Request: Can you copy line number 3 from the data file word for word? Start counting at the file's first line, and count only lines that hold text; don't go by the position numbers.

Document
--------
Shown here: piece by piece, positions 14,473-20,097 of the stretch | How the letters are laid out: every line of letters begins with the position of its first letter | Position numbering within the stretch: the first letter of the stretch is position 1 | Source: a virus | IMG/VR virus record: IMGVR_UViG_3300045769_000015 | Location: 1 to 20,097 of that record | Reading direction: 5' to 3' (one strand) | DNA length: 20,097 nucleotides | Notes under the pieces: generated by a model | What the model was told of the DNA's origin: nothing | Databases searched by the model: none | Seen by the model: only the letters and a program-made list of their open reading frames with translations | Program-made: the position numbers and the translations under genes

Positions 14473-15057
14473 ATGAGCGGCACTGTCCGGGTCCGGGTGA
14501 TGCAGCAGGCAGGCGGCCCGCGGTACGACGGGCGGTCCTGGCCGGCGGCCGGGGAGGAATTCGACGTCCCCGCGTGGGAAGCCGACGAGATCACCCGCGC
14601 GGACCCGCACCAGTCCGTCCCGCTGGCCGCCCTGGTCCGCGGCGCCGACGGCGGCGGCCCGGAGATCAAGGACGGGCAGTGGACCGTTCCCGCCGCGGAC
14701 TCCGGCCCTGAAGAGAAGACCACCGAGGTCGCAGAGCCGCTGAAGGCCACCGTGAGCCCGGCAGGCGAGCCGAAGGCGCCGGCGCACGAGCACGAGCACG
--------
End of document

14473 ATGAGCGGCACTGTCCGGGTCCGGGTGA